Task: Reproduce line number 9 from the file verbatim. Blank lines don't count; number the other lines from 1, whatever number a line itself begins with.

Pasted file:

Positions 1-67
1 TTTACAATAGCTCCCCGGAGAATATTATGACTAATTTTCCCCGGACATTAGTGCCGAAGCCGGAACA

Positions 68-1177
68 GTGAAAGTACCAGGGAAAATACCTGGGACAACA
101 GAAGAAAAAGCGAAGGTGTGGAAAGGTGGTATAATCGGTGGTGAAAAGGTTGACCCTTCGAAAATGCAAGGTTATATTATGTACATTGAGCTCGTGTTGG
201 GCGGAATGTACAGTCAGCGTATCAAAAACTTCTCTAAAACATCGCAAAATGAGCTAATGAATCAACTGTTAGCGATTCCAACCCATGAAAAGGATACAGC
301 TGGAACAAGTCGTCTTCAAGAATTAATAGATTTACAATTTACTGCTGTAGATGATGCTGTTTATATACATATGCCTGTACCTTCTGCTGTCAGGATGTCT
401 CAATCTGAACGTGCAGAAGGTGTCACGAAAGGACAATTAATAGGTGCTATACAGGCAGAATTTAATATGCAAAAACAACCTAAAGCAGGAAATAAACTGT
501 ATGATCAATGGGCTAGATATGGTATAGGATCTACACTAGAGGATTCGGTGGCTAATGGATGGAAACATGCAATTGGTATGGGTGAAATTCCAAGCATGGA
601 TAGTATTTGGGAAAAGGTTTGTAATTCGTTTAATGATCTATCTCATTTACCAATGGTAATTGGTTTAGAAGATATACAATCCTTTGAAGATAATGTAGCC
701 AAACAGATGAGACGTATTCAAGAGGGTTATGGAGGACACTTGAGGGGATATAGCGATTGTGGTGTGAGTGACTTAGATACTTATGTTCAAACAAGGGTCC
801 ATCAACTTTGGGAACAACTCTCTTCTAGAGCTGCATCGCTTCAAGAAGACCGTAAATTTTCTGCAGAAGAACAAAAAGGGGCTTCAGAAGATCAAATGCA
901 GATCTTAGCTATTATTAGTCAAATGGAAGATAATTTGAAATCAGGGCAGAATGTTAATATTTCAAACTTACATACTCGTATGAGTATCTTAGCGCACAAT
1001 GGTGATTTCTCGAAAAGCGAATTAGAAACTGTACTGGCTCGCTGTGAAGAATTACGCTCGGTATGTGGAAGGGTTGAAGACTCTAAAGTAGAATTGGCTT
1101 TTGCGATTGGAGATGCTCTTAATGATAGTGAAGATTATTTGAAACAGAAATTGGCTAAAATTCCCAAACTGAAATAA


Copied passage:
501 ATGATCAATGGGCTAGATATGGTATAGGATCTACACTAGAGGATTCGGTGGCTAATGGATGGAAACATGCAATTGGTATGGGTGAAATTCCAAGCATGGA